The development of specific biomarkers may help identify a subset of patients with TNBC who benefit from platinum beyond BRCA-mutant patients. In the CALGB/Alliance trial, the overall pCR rate did not differ between basal-like (54%) and the relatively small number of nonbasal-like cancers (52%).30 A single-arm neoadjuvant phase II study of gemcitabine, carboplatin, and iniparib for TNBC found that a high homologous recombination deficiency (HRD) score predicted favorable pathologic response to cisplatin therapy.44 Expression of various immune signatures that reflected tumor-infiltrating lymphocytes was associated with higher pCR rates, but was not specific to basal-like subtypes.30 Continued investigation of biomarkers that indicate DNA repair deficiency and predict platinum responsiveness is ongoing.45,46
Recent impressive results of immune checkpoint inhibitors in melanoma and non-small cell lung cancer have led to evaluation of this class of agents across tumor types. In breast cancer, most work to date has focused on TNBC given greater frequency of tumor infiltrating lymphocytes (TILs) and an association of TILs with both response to neoadjuvant chemotherapy and long-term outcomes.47-49 Three early-phase studies of immune checkpoint inhibitors demonstrated promising response rates of 8.3% to 19% in patients with metastatic disease.50-52 This has led to the initiation of multiple studies of checkpoint inhibitors in combination with chemotherapy in the neoadjuvant setting for TNBC: pembrolizumab plus nab-paclitaxel with or without carboplatin followed by pembrolizumab + doxorubicin + cyclophosphamide (KEYNOTE-173; NCT02622074); MEDI4736 with weekly nab-paclitaxel and dose-dense doxorubicin/cyclophosphamide for stage I-III TNBC (NCT02489448); and MEDI4736 with taxane-anthracycline (GeparNuevo; NCT02685059).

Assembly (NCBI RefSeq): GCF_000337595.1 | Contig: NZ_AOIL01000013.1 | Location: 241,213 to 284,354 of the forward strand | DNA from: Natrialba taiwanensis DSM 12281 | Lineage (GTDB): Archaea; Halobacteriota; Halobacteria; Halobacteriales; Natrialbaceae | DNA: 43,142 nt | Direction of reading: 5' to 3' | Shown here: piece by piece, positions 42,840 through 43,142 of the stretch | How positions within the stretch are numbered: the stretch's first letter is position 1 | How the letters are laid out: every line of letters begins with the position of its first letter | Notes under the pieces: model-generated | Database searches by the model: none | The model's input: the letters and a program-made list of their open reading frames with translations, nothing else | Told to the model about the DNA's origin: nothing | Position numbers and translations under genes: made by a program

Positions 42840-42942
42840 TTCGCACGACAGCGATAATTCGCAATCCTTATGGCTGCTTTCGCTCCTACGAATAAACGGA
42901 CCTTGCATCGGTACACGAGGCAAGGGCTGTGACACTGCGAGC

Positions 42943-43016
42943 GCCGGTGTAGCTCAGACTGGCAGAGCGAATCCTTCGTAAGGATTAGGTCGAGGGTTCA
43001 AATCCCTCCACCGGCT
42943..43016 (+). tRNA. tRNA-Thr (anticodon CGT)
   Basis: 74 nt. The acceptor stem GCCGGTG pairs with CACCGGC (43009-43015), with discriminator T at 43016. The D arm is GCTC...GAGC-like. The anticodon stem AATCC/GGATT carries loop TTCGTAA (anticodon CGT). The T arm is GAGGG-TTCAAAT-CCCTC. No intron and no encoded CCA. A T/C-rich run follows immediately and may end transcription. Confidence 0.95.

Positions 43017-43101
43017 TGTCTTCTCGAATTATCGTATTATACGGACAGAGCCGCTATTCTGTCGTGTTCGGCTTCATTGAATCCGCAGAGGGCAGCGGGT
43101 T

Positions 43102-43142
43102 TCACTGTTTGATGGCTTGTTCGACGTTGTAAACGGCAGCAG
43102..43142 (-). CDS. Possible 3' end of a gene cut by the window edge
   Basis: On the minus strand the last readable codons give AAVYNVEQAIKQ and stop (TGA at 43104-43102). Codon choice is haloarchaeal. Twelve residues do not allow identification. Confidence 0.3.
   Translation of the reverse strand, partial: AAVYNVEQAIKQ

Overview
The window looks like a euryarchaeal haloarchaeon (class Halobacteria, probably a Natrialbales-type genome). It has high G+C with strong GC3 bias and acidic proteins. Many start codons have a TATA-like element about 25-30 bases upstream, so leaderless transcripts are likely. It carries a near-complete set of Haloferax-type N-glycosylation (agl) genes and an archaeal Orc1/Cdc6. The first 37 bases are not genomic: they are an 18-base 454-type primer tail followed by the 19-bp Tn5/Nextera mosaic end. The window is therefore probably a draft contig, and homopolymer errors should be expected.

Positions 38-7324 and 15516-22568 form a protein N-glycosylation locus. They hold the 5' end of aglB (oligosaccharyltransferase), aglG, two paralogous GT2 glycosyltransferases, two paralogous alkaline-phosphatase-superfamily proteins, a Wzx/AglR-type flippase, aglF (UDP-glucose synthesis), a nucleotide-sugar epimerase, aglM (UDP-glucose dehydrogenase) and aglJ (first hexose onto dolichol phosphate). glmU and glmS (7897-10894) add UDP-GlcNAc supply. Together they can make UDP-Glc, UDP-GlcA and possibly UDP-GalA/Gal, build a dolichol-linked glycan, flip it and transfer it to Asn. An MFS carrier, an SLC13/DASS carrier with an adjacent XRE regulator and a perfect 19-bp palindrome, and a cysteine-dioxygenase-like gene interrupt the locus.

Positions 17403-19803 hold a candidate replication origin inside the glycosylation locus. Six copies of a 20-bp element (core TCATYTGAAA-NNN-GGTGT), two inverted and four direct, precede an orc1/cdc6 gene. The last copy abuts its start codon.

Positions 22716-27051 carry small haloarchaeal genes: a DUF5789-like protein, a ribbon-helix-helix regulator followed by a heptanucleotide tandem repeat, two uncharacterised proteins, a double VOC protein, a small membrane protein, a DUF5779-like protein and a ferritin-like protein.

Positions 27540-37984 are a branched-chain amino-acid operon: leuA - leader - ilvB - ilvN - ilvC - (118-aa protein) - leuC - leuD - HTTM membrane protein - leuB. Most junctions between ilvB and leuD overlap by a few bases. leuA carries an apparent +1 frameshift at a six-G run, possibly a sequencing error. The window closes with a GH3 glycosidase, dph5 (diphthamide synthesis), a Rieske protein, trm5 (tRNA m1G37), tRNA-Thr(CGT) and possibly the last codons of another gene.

The standard of care for neoadjuvant and adjuvant therapy in TNBC remains chemotherapy. While platinums show promise with increased pCR rates in the neoadjuvant setting, lack of consistent data regarding long-term outcomes limits widespread incorporation into routine care. PARP inhibitors have shown some promise, particularly in BRCA-mutant breast cancer, and several ongoing trials will clarify the role of this class of agents in TNBC. Although bevacizumab may be associated with increased pCR in TNBC, the lack of benefit in the adjuvant setting coupled with increased toxicity have not led to widespread adoption. Patients with BRCA mutations may have additional benefit from platinum, but when and how to incorporate therapy remains unclear. Progress in predictive biomarkers, as well as incorporation of immunotherapy may be practice-changing in the future.
Affilations: Daniel G. Stover, MD and Sara M. Tolaney are from Department of Medical Oncology, Dana-Farber Cancer Institute, Boston, MA. Caitlin F. Bell is from Vanderbilt University School of Medicine, Nashville, TN.
Disclosures: None.
Address correspondence to: Sara M. Tolaney, MD, MPH, Department of Medical Oncology, Dana-Farber Cancer Institute, 450 Brookline Ave., Boston, MA, 02215. Email: stolaney@